Throngs of people wearing masks. Locked down cities. Abandoned theme parks. Cruise ships full of infected passengers. Schools closed indefinitely. Public gatherings restricted. Annual events postponed. Sporting events played to empty stadiums. Flights canceled. Airplanes with only a handful of passengers. Empty market shelves. Millions self-quarantined in their homes. “It sounds like a scary movie,” an eighteen-year-old girl says after reading the news. She couldn’t be righter.
In late December 2019, a novel strain of coronavirus, COVID-19, broke out in Wuhan, China. This flu-like virus rapidly spread throughout China and then the globe. By February, it had become a real problem in the USA. On March 12, the World Health Organization declared the outbreak a global pandemic. On March 13, President Donald Trump declared a national emergency. Since then, new cases and restrictions have been announced every day as more areas declare states of emergency. As few facets of life remain unchanged, no one knows how long the panic will last.
When the rapid spread in China of a new illness of undetermined origin hit the news a few months ago, it sounded like the premise for a frightening epidemic film. However, as the cases have moved closer and closer to home, many Americans are beginning to feel like they are living in a science fiction/horror film about a deadly disease which causes global panic and death. Is the widespread fear just a normal reaction to such a dangerous situation, or is erratic behavior and irrational terror resulting from something more than common cautiousness?
During this panic, a popular reassurance in the media has become, “This is not a movie.” This rather obvious statement is intended to reassure people that the pandemic has not become an apocalyptic nightmare, although it sounds more like a bulletin that the world has not slipped into the parallel universe of a viral outbreak horror film. A video from March 9 shows New York governor Andrew Cuomo warning New Yorkers not to panic, saying, “This is not some science fiction movie come to life.” Famous horror fiction author Stephen King used Twitter to assure people that “coronavirus is NOT like THE STAND,” his 1978 novel adapted into a 1994 television miniseries which features a flu-like virus that destroys most of humanity, adding that it is “not anywhere near as serious.”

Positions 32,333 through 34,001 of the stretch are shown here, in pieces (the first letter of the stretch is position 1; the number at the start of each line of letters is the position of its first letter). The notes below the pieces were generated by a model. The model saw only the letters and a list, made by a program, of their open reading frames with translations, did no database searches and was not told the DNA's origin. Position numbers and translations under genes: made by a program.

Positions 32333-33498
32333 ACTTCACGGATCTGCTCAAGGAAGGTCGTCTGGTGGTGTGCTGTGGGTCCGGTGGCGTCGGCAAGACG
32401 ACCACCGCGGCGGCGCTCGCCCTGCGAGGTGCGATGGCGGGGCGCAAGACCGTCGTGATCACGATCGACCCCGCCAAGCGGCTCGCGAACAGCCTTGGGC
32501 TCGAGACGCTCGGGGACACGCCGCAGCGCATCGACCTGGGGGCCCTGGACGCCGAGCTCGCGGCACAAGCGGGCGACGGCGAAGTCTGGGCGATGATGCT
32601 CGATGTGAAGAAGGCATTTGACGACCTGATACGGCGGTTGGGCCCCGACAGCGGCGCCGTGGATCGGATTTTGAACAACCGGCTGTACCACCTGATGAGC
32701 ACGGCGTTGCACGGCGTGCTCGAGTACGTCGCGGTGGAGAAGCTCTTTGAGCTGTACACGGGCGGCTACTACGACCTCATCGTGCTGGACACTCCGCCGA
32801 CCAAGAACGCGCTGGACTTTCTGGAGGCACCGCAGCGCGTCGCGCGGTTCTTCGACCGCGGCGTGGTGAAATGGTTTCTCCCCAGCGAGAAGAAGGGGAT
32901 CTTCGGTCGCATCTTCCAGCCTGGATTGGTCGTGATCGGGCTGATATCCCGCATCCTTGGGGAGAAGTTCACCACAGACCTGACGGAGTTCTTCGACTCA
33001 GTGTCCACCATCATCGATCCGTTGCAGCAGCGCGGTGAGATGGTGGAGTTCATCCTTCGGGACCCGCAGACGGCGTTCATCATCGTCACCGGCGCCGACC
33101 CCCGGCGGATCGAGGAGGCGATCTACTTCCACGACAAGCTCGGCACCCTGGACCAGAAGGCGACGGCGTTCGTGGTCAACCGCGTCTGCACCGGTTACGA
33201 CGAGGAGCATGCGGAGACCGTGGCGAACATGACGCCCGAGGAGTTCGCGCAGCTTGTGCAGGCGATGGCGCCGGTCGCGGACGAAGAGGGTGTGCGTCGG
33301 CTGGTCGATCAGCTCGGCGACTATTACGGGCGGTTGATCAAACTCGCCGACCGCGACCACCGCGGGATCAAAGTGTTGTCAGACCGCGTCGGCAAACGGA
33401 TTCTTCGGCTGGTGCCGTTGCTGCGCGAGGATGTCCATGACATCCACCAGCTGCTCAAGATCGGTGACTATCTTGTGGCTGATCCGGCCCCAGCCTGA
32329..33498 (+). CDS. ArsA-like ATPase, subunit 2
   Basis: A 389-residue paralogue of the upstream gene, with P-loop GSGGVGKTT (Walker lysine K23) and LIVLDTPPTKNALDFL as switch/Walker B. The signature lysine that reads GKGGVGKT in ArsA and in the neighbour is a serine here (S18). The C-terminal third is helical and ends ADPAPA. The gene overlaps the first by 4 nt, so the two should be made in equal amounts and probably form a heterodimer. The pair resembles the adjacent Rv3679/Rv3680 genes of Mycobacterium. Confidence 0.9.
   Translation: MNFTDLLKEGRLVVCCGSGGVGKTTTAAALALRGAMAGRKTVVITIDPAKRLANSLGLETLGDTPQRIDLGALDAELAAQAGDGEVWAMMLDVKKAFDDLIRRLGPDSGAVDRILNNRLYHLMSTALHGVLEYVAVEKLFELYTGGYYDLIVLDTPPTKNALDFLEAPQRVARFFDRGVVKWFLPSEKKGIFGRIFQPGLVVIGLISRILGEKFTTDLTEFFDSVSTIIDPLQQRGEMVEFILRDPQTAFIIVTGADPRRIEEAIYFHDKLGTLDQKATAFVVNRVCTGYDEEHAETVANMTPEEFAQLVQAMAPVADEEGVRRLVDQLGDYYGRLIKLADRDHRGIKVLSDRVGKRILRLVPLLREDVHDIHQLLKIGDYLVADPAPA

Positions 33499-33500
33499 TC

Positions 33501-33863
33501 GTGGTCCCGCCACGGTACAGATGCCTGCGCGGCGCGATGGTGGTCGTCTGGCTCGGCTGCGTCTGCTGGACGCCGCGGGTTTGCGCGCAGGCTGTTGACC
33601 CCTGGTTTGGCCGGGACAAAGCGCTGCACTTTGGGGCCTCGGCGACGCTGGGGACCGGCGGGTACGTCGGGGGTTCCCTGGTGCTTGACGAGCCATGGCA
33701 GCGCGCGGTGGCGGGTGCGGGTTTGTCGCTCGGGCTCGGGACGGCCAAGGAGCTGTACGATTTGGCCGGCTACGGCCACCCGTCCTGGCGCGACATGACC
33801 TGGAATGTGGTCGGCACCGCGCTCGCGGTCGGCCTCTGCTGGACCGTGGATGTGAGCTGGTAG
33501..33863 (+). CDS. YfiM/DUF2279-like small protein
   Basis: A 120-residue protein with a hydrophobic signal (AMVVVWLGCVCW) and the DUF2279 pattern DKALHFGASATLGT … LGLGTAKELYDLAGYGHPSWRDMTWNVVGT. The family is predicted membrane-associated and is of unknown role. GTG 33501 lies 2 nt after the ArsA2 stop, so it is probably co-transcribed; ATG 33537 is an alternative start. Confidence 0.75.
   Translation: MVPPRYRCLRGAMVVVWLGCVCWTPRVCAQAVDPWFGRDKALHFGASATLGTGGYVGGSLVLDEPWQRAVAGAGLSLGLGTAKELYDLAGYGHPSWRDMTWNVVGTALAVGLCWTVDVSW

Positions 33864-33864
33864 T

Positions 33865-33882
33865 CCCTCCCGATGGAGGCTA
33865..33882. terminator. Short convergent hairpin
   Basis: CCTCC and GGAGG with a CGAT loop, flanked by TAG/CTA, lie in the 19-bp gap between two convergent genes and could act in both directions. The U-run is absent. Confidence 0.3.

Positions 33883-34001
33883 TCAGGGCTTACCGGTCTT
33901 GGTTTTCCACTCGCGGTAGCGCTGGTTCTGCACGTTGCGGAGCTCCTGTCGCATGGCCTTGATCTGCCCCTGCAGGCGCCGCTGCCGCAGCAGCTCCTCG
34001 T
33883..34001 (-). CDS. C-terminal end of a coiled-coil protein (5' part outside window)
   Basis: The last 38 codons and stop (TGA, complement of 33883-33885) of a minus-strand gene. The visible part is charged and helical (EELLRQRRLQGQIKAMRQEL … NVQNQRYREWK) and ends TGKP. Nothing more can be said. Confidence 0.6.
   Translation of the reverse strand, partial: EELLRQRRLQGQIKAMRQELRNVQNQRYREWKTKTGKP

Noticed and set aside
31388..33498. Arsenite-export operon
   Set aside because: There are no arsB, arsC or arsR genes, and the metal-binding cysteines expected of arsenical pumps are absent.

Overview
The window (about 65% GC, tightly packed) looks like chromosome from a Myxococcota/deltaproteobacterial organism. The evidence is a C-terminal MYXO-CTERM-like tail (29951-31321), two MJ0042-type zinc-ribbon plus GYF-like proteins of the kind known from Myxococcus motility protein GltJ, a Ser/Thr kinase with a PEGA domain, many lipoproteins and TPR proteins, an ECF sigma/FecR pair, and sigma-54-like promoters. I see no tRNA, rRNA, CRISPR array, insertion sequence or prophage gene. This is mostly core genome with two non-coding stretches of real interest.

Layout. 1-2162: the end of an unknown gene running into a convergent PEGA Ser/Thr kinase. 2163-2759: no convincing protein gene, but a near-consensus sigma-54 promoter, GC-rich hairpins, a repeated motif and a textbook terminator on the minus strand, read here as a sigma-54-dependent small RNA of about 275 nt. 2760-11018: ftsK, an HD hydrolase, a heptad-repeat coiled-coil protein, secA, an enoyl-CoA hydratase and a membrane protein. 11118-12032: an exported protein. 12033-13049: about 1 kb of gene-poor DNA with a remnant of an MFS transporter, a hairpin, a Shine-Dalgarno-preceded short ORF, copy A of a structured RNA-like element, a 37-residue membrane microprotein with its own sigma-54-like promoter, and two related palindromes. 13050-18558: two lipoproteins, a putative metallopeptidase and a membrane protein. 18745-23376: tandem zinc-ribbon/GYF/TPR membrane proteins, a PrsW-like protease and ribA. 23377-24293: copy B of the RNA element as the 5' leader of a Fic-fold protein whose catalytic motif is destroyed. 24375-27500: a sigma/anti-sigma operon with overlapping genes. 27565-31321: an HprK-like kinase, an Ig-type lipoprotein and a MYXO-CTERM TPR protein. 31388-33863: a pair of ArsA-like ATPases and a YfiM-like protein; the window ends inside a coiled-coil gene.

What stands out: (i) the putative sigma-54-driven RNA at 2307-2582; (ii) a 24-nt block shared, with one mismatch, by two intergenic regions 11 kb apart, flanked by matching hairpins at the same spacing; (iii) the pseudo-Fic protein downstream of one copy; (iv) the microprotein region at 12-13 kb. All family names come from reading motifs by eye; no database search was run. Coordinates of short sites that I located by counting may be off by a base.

Why do people keep making the comparison between COVID-19 and films? Is the comparison simply meant to illustrate the immature imaginations of many, which lead to thinking life is like a movie, or does it reveal that some films are more than harmless, entertaining fantasy?
For several decades, pandemic disaster films have been a popular horror film genre. These movies range from depictions of fairly realistic illnesses which threaten humanity to stories about less believable sicknesses which spread one way or another to wipe out the human race to absolute fictions in which a bizarre virus turns most of earth’s inhabitants into zombies. While films of the last category can hardly be confused with reality, movies about viral outbreaks are as chilling as they are popular, since they evoke morbid curiosity and fear because they seem possible.